The shoulder joint (glenohumeral joint) is a ball and socket joint, where the head of the upper arm bone (humerus) attaches to the shoulder socket (glenoid cavity). The shoulder socket is extremely shallow and therefore needs additional support to keep the shoulder bones from dislocating. The labrum, a cuff of cartilage that encircles the shoulder socket, helps serve this purpose by forming a cup for the humeral head to move within. It provides stability to the joint, enabling a wide range of movements.
What is a Bankart Tear?
The labrum can sometimes tear during a shoulder injury. A specific type of labral tear that occurs when the shoulder dislocates is called a Bankart tear. This is a tear to a part of the labrum called the inferior glenohumeral ligament and is common in the young who sustain a dislocation of the shoulder. A Bankart tear makes the shoulder prone to repeat dislocation in patients under 30 years of age.
How is a Bankart Tear Diagnosed?
Your physician will ask about your medical history and perform a thorough physical examination of your shoulder. Your doctor may recommend an additional X-ray or MRI.
What are the Treatment Options?
Conservative treatment measures for a Bankart tear include rest and immobilization with a sling, followed by physical therapy.
Bankart repair surgery is indicated for a Bankart tear when conservative treatment measures do not improve the condition but instead results in repeated shoulder joint dislocation.
Arthroscopic Bankart Repair Procedure
Bankart surgery can be performed by a minimally invasive surgical technique called arthroscopy.
- During an arthroscopic Bankart procedure, your surgeon makes a few small incisions over your shoulder joint.
- An arthroscope, a slender tubular device attached with a light and a small video camera at the end is inserted through one of the incisions into your shoulder joint.
- The video camera transmits the image of the inside of your shoulder joint onto a television monitor for your surgeon to view.
- Your surgeon then uses small surgical instruments through the other tiny incisions to trim the edges of your glenoid cavity.
- Suture anchors are then inserted to reattach the detached labrum to the glenoid. The tiny incisions are then closed and covered with a bandage.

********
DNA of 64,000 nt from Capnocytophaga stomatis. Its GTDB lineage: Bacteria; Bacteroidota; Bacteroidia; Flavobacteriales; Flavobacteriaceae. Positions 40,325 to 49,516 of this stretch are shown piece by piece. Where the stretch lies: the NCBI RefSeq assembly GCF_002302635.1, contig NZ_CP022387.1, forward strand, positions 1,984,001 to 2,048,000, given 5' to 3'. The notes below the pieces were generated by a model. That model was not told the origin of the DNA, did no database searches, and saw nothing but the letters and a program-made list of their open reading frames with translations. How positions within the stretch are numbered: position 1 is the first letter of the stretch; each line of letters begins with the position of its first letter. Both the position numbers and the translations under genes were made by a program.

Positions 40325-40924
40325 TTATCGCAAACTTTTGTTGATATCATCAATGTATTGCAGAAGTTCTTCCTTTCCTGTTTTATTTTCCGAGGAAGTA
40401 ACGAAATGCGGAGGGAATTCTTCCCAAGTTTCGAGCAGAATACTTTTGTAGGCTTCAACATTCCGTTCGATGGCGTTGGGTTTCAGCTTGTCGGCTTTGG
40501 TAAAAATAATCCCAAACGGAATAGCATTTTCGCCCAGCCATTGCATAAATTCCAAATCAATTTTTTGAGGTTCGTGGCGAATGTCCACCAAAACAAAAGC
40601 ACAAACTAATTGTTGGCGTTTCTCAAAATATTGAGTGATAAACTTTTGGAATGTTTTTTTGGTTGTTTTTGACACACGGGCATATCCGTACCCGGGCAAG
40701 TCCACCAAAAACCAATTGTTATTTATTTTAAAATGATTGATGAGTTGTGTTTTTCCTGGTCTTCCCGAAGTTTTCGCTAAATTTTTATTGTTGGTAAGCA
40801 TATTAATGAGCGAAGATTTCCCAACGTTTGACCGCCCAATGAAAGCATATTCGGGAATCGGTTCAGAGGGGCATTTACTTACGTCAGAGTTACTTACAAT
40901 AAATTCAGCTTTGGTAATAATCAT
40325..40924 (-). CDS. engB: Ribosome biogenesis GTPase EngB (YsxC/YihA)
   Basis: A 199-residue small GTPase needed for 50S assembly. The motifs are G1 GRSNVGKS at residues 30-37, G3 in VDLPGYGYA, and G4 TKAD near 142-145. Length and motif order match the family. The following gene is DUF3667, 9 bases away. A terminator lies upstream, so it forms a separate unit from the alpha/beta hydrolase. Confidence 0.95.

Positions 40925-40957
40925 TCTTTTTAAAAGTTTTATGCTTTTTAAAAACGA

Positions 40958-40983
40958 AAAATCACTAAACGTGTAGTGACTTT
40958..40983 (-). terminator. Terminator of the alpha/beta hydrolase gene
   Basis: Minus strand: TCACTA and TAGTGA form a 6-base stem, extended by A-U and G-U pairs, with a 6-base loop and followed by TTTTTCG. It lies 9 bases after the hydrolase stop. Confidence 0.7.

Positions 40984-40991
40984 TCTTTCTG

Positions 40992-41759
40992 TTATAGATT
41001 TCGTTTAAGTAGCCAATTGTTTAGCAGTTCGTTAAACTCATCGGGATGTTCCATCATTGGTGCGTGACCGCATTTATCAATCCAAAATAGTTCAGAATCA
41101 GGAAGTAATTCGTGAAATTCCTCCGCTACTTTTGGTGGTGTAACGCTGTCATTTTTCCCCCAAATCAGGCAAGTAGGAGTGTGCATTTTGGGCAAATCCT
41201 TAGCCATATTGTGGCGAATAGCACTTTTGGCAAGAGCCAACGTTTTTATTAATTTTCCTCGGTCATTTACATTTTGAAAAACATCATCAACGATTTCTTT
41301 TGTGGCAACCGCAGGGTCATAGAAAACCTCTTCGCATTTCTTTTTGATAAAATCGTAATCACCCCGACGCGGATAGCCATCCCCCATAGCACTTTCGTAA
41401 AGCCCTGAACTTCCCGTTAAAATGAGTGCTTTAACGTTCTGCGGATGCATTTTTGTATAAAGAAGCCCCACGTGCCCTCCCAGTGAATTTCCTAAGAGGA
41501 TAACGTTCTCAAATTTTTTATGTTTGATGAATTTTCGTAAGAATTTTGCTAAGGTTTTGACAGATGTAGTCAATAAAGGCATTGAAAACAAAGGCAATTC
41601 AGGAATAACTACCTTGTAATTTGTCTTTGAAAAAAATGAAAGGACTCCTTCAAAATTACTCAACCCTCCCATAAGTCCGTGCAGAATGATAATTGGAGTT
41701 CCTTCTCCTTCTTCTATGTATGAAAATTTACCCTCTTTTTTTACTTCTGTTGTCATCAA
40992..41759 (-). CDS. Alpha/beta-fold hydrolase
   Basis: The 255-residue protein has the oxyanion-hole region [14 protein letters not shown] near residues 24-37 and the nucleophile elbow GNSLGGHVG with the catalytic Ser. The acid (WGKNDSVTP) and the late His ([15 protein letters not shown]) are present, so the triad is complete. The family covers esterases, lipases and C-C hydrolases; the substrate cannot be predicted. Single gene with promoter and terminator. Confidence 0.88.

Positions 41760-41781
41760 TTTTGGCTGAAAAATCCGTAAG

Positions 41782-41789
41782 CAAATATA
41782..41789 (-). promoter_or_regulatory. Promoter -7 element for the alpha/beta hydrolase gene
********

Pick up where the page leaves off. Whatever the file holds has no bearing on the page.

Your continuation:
- Arthroscopy causes minimal disruption to the other shoulder structures and does not require your surgeon to detach and reattach the overlying shoulder muscle (subscapularis) as with the open technique.
Postoperative Care for Arthroscopic Bankart Repair
The following are the postoperative care details following arthroscopic Bankart repair:
- After your surgery, you will spend about an hour in the recovery room.
- Your physical therapist will start you on shoulder exercises the day following your surgery to strengthen and improve the range of motion of your shoulder joint.
- You will be allowed to perform your daily activities as tolerated, but without lifting objects heavier than a plate or glass, while you heal.
- Your arm may be placed in a sling for three weeks to restrict the use of your operated shoulder.
- You may resume light low-risk activities, like jogging and swimming, 8 to 10 weeks after surgery, and may be advised to avoid contact sports for some time.
Risks and Complications of Arthroscopic Bankart Repair
Arthroscopic Bankart repair is a relatively safe procedure. Being minimally invasive, it is associated with fewer risks and a quicker recovery. Some of the potential risks include:
- Injury to adjacent nerves or blood vessels
- The stiffness of the joint
- Rotator Cuff Tear
- Frozen Shoulder
- Shoulder Impingement
- Shoulder Pain
- SLAP Tears
- Arthritis of the Shoulder
- Shoulder Instability
- Shoulder Labral Tear
- Shoulder Dislocation
- Little League Shoulder
- Shoulder Trauma
- Clavicle Fracture
- Baseball and Shoulder Injuries
- Sternoclavicular Joint (SC joint)
- Acromioclavicular (AC) Joint Osteoarthritis
- Proximal Biceps Tendinitis
- Internal Impingement of the Shoulder
- Rotator Cuff Re-tear
- Acromioclavicular (AC) Arthritis
- Bicep Tendon Rupture
- Shoulder Labral Tear with Instability
- Proximal Biceps Tendon Rupture
- Long Head Biceps Tendon Rupture
- Multidirectional Instability of the Shoulder
- Massive Retracted Rotator Cuff Tear
- Hill-Sachs Lesion
- Rotator Cuff Pain
- Treatment of Throwing Injuries of the Shoulder